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Prospecting for GOLD in Australia 


Tom Clarke

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Newark, NJ to Kalgoorlie, Australia only 39 hours: 

My buddy Ken and I flew from Newark to LA, then on to Sydney for another 2 hour layover, then to Perth where we had 7 hours to get a flight to Kalgoorlie in Western Australia. Thirty-nine hours later; we got to Ken's nephew's house and crashed. 

Camera Info & Beware

All were taken with one of the early Sony Mavica cameras that wrote the files out on a diskette. Resolution was around .7Meg - if I remember Correctly. The camera was stolen 2 years later on another trip to Australia.... packed in a suitcase, locked, and baggage checked. Get to Melbourne, and the camera (only) was gone. Lesson, do not pack camera in checked luggage. 

The Streets were Paved with Gold.

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This first picture is of downtown Kalgoorlie town established in the late 1890's.  Where huge amounts of gold were and are mined in the area. The streets were paved with the sun dried blocks of sludge that were the result of the gold mining process. Later, when the refining techniques were improved, it was found that there was still sufficient gold left in the paving blocks to warrant further refining. Thus the expression, "The streets were paved with gold." 

Prospecting for Gold:

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We went  for gold in the outback for two days. The process consists of stripping the top layer of soil with a bulldozer (pictured, a Fiat), then scanning the soil with a metal detector. Ken's nephew Rod and I sifted through the soil looking for the gold nuggets. The results of two days' work are shown in my hand, at the time, about $700 worth of gold. The 'Camp' picture  from where we were prospecting. The aerial view is of the Super Pit, where gold is still mined, but not like, we did in the outback. The gold ore is taken out by dump trucks and then goes thru a modern process to extract virtually every molecule of gold.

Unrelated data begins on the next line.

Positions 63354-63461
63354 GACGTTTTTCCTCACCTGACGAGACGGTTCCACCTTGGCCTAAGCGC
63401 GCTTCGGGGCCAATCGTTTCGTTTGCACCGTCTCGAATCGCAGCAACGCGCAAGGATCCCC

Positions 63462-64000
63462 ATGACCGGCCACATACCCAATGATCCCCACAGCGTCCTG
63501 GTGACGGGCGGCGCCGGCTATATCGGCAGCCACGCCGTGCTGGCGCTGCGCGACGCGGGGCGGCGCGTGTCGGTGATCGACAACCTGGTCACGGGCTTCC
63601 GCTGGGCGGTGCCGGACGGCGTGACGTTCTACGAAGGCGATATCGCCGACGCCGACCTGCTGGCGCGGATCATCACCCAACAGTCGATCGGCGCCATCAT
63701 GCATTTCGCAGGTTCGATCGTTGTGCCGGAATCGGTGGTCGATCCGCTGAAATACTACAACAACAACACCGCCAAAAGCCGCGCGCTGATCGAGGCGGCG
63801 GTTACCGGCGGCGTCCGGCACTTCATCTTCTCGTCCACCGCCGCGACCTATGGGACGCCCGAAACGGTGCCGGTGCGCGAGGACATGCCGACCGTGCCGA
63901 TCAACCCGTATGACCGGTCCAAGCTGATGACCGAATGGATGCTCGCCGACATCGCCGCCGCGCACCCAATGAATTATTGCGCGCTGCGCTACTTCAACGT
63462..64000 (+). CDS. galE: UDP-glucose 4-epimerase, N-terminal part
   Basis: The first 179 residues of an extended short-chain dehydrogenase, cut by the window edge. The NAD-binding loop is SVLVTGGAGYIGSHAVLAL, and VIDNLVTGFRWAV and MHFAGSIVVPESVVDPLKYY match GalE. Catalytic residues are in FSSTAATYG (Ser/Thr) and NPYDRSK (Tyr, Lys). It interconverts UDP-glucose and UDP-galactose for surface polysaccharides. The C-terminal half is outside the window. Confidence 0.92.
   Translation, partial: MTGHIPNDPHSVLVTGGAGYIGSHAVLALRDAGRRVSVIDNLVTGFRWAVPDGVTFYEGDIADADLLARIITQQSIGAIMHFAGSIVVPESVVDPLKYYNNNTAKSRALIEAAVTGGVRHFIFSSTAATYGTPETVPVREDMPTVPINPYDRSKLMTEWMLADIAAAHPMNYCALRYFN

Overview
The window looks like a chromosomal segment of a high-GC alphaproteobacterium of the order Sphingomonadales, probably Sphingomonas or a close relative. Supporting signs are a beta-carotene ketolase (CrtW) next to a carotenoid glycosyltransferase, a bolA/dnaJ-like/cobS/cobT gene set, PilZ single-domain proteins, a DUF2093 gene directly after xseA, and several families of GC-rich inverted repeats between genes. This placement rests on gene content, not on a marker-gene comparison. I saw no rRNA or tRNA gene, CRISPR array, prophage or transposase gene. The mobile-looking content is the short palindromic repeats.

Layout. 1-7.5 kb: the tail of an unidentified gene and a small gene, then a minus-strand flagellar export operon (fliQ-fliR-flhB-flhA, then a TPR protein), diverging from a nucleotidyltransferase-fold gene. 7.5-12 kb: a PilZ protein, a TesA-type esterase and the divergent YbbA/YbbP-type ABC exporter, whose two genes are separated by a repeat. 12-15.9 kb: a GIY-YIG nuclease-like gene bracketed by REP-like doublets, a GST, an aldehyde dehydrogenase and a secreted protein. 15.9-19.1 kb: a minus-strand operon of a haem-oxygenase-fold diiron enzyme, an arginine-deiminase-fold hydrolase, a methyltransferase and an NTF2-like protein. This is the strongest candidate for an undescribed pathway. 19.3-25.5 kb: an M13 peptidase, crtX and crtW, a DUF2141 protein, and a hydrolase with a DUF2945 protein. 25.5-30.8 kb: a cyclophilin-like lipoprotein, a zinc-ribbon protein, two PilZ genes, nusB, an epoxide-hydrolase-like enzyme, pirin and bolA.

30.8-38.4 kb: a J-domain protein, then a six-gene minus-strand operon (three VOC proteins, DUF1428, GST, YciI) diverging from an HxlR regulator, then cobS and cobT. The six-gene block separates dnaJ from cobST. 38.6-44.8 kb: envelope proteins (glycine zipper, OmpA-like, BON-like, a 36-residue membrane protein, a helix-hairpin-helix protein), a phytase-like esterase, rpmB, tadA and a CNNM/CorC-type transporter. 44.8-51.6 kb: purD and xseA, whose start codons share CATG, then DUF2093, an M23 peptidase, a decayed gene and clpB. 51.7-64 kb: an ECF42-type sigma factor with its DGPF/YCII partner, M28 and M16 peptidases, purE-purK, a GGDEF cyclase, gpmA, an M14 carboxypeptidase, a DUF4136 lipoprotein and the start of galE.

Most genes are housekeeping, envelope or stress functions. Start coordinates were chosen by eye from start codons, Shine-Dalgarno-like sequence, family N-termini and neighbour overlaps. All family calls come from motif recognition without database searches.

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Kalgoorlie west to Perth:

 We drove from Kalgoorlie west to Perth then along the Southwest cape of Australia and across the Nulabor Desert.  The next six pictures are from various spots on this 3-day trip.

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 The road across the desert is called the Eyre Highway, named after the first European to cross Australia by land. It is a two-lane blacktop road with soft shoulders. It is the only paved road across Australia, with roadhouses every 60 miles - and nothing else. An interesting drive; we'd be doing about 80 mph when a road train (BIG tractor with two trailers, 158 feet long) would be coming the other way also doing about 80. "Wind shear" best describes the sensation. We saw a dead kangaroo about every mile. Since the shoulders of the road are dug a few inches deeper than the surrounding ground, any moisture collects there. This causes more vegetation to grow, and kangaroos are nocturnal vegetarians who are not very smart. They see the lights of a car or truck (at 80 mph) and it is a 50-50 chance of whether they jump to the right or the left. Many dead kangaroos; thus "Roo Bars" on cars and trucks. 

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The Clare Valley is about 60 miles north of Adelaide in South Australia. It is one of the two main wine areas of Australia (the other is north of Melbourne in Victoria). Deniliquin is about 200 miles north of Melbourne, in the middle of rice fields. Irrigation is supplied by the Murray River, where the town of Echuca is located. 

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The side-wheeler EmmaLou, on the Murray at Echuca, is now a tourist ride, powered by a steam engine built in England. Phillip Island is south of Melbourne, known for its penguins and one of the world's great motorcycle races.

 Lastly, two shots of Melbourne, looking east.

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